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The outdoor setting contains another fireplace and sublime trees towering around the terrace. Photo – Maree Homer. Styling – Kerrie-Ann Jones.
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The carport has been transformed into a plunge pool and cabana, complete with its own bar! Photo – Maree Homer. Styling – Kerrie-Ann Jones.
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The pool overlooks the surrounding trees and dramatic escarpment beyond. Photo – Maree Homer. Styling – Kerrie-Ann Jones.
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The house is statuesque in its dramatic, pristine location. Photo – Maree Homer. Styling – Kerrie-Ann Jones.
Suzy and Nick O’Rourke bought this former art gallery on seven acres of land in July 2020, with the aim of transforming it into a homestead holiday rental. 
‘We instantly fell for the 6-metre ceilings, northern aspect, textured walls, cedar timber beams and peaceful grounds,’ says Suzy. ‘We wanted to breathe new life into this rather tired former art gallery, that had great bones and so much history and heart.’
Upon purchasing the property, the pair began grand plans for an accommodation offering: The Casa. With the help of builder, Dean Kelly, non-structural walls were removed and the remaining ones reinforced. One of the large gallery spaces was divided into three separate bedrooms, while the main belly of the building was transformed into an open-plan living space, including a reading room, dining room, kitchen and parlour. 
The piece-de-resistance of this section of the house is the lounge, where the 6-metre-ceilings reach their full height. Ceiling-high glazing and retractable doors open this room to the glorious landscape beyond.
Outside, the carport was converted into a cabana and plunge pool, replete with a coastal-style bar.
Mudbrick, slate tiling, white paint and custom glass doors to create an indoor-outdoor transition completes the breezy, Mediterranean feel, while the interior styling is a mix of custom pieces and vintage finds, coupled with a few of Suzy’s own paintings.
‘I had the opportunity to paint a few artworks and found the perfect home in the dining room for an abstract oil painting my Mum did in the 1960s,’ she says.
The honest materials, secluded location, and statuesque building make The Casa a seriously memorable holiday retreat – another one to add to the bucket list!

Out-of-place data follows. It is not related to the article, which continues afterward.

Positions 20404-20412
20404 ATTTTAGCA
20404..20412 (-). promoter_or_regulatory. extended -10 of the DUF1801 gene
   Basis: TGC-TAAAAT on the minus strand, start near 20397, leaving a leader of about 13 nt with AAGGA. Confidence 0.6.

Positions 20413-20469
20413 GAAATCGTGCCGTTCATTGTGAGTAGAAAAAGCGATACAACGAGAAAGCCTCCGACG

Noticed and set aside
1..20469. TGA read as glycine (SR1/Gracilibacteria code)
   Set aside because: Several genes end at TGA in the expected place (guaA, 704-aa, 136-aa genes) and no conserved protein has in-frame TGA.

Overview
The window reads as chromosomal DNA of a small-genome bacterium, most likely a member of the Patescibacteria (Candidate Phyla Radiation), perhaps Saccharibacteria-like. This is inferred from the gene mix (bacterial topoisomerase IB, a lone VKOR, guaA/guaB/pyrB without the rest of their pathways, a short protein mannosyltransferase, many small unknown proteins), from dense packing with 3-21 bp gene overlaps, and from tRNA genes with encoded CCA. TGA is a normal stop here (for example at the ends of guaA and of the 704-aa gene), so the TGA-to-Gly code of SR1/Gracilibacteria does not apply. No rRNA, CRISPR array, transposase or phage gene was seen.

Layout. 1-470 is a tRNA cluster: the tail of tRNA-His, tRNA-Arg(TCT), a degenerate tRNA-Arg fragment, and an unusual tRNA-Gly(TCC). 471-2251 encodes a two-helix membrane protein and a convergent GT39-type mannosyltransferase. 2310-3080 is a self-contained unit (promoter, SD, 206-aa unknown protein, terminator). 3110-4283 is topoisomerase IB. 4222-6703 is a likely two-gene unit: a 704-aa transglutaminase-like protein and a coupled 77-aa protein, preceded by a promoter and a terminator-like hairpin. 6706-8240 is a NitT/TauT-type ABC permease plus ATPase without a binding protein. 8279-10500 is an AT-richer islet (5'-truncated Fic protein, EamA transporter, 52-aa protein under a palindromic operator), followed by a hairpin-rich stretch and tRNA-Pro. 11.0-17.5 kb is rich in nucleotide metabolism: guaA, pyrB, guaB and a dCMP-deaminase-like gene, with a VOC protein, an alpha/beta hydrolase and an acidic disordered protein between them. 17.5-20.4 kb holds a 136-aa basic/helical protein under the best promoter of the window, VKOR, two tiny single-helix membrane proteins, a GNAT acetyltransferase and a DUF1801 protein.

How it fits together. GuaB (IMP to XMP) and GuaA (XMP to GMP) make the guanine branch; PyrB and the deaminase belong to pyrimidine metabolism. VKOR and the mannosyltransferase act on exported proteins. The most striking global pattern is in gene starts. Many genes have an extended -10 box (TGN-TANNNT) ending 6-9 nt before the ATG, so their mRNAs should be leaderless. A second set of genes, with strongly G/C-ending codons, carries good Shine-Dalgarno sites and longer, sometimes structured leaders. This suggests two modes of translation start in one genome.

Book your stay at The Casa Kangaroo Valley here.
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jeremystrele · 3 years
Product Of The Week: Cat Lovers Coffee Mugs
We’re “feline” kinda romantic with these adorable matching cat lovers coffee mugs that feature two loved up kitties.
Get it here.
Recommended Reading:  50 Cool And Unique Coffee Mugs
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20 Uniquely Beautiful Coffee Tables
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jeremystrele · 3 years
Polished Vietnamese Homes With Green Spaces Inside
High-end furniture and richly tonal colour palettes create sophisticated spaces inside these three polished Vietnamese homes. This upmarket image is peacefully balanced with a peppering of green spaces inside, in the shape of understairs courtyards, hideaway terraces and integrated indoor planters. The effects of Mother Nature are dominant in the character and harmony of these interiors, evoking a sense of tranquillity and encouraging a slower pace of life at home. In a fast-moving world, we should always make time to stop and smell the roses. There is also plenty of inspiration for impressive living rooms, kitchens and dining rooms, stylish bedrooms, creative outdoor living spaces, and modern staircase designs.
Visualizer: Dương Phan  
Cognac coloured living room chairs mirror one another across a cool grey living room rug. A pair of round nesting coffee tables create a contrasting couple in the centre of the open plan lounge space.
Concrete living room decor builds a bold TV wall treatment. A sleek modern media unit underlines the wall mounted TV screen, whilst a stack of bookshelves build a warm wooden tower.
White marble floor tiles flood a clean, space expanding floor treatment through the living space and home entryway.
An impressive staircase design ascends to the second floor of the home amidst a spray of towering indoor plants that spring from a small indoor courtyard below the treads.
A modern L-shaped kitchen wraps the dining dining area with a row of contrasting grey and white cabinets.
The dining table is integrated into the side of the kitchen island to create one streamlined piece. A woven dining room pendant light brightly illuminates the eating area. See more inspiration for dining room pendant lights here.
A square landing area is made use of as a home library.
Outside on the narrow terrace, a koi fish pond bubbles between raised planters filled with lush shrubs.
Raised planters surround the balcony too, where an outdoor dining set makes a perfect, shady spot for brunch.
A twin bedroom is decorated with a sophisticated cognac and grey colour scheme. A large Oda floor lamp by Sebastian Herkner lights one bedside, whilst a smaller alternative illuminates the other.
A narrow shelf furnishes the simple TV wall, providing a ledge for a small decorative vase and some added greenery.
The next bedroom is a double with fully fitted furniture, which includes custom-made wardrobes, a floating desk and a window seat with storage.
The platform bed slots neatly into the furniture plan too, with a bespoke base and headboard. A grey bedroom rug coolly counteracts the warm wood tone.
Decorative vases add colour by the TV.